Retirement, Baby Boomer Style

By Fry, Patricia | The World and I, June 2003 | Go to article overview
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Retirement, Baby Boomer Style

Fry, Patricia, The World and I

Patricia Fry is a freelance writer and publisher from Ojai, California. She is the author of Fatherhood and Fathering: the Ultimate Guide to Today's Dad.

There's been a lot of hype about the baby boom generation--born between 1946 and 1964. And why not? For over fifty years, this generation, at 76 million strong, has created and reshaped trends in everything from the economy to fashion. Now they're about to change what it means to retire.

How will senior citizens be defined in coming decades? What will retirement look like? How will the aging of the boomers impact society? These questions are being contemplated by many, including the baby boomers themselves.

Numerous surveys show that boomers are not carbon copies of their parents when it comes to retirement planning. According to John Rother, director of policy and strategy at AARP, "What we do not find in our surveys is the image of 'I'm going to move to Florida and play golf all day.' "

Some experts look at the boomers as rather spoiled and self-indulgent. Helen Dennis, a specialist in aging at the Andrus Gerontology Center of the University of Southern California, says, "Boomers, because of their sheer number, have had things on their terms. They're going to want retirement on their terms rather than fitting into a system that doesn't make sense to them."

Paul Yakoboski, director of research for the American Council of Life Insurers, agrees that this generation will not retire in the traditional way. He says, "There's an evolving definition of what it is to be retired. For example, my dad hit 62, and he was done. He walked out of the office and didn't go back. He puttered in his garden, hung out at the donut shop, and didn't work anymore. This is a stereotypical retirement, which isn't what many current or future retirees have in mind. They have in mind retiring from a career job and then doing something else--setting up their own business or going to work for someone else--but doing it more on their terms."

Boomers don't even accept current terminology related to retirement, says Dennis. "Boomers say they're never going to age, and retiree is not a word they relate to. Boomers are going to generate a whole new vocabulary. It's going to be cool to be retired, they're going to make it cool."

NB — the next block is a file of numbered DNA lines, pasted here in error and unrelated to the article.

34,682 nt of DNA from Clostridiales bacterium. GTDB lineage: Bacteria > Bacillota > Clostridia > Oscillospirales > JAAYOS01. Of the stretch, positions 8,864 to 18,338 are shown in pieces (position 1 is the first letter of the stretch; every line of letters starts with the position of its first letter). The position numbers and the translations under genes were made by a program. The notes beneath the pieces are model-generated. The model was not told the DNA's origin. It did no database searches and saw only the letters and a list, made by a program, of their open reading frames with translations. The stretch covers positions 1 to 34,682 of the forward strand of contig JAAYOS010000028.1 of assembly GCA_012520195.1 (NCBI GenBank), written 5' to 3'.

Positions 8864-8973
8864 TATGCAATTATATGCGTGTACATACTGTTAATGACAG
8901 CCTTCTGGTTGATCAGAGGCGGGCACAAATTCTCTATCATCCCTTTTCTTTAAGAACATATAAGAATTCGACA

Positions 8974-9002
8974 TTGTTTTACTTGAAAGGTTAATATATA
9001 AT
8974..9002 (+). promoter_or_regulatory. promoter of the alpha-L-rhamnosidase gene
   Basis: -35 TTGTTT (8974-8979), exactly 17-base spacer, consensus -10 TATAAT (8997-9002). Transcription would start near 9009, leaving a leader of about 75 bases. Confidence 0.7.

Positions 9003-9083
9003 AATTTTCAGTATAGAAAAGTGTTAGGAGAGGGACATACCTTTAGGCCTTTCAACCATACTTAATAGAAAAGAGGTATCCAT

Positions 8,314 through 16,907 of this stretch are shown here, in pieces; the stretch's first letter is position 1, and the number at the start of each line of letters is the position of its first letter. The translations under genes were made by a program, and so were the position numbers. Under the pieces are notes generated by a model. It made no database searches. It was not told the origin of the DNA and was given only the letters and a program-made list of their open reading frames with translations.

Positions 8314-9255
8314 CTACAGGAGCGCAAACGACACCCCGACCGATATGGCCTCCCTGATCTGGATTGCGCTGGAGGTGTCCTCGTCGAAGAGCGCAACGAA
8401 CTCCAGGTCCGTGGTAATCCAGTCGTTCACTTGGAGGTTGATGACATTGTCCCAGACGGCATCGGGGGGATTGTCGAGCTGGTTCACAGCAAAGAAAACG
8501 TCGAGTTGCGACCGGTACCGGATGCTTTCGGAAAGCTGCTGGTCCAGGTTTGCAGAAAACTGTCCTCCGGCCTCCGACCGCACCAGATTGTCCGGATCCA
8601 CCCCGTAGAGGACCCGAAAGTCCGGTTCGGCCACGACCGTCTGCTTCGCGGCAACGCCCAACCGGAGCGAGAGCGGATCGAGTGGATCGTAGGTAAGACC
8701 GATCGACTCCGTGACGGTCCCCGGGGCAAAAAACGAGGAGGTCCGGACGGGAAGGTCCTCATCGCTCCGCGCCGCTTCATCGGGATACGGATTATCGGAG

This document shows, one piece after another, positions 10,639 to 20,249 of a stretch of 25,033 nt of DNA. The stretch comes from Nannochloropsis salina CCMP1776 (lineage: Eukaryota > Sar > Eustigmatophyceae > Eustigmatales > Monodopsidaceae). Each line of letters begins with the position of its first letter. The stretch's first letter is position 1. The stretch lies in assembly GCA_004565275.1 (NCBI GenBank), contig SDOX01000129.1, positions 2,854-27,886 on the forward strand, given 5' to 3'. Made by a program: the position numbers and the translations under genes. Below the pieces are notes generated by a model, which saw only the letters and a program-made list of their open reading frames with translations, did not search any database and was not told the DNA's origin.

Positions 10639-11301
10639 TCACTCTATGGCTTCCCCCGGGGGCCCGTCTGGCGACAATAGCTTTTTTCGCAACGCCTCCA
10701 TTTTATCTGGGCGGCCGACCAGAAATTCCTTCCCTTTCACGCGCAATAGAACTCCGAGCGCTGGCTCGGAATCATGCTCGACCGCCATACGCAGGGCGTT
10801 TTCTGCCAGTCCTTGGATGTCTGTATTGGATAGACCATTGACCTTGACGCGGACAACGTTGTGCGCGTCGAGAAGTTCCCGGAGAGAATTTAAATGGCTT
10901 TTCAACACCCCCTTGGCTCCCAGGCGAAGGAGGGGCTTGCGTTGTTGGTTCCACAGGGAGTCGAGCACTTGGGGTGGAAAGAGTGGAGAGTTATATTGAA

While no one knows what new words the baby boomers will coin, Rother agrees that they do know which ones they'll discard. "There are certain words that are not favored: the word elderly, for example, and old. Even senior citizen is disappearing."

However, boomers, like everyone else, will age, and most will eventually retire. Greeting them, says Rother, are countless choices. "There will be more options for this generation, including the option to continue working."


In fact, the face of the workplace is starting to reflect the influence of the baby boom generation. Overall, America's workers are older. In 1980, 16.9 million men and women between the ages of 45 and 54 were in the workforce. That number increased to 26.4 million in 1996. Statisticians predict that it will reach 34.9 million by the year 2005. Workers 55 and older numbered 16 million in 1996 and are expected to reach 22.2 million in 2005.

What are the baby boomers like, anyway? Rother reports on recent survey findings. "Boomers, as a group, are more highly educated and, compared to their parents' generation, much better off financially. But they're more diverse than any other generation that has come before. That makes it hard to generalize." According to Rother, a majority of boomers see a continued role for work in retirement. Studies show that most of them plan to go back to work from desire, not need.

Says Rother, "About half of that generation sees work [in retirement] as fulfillment, and a quarter see it as a necessity. We estimate that about a quarter of the current boomer generation is completely unprepared for retirement.

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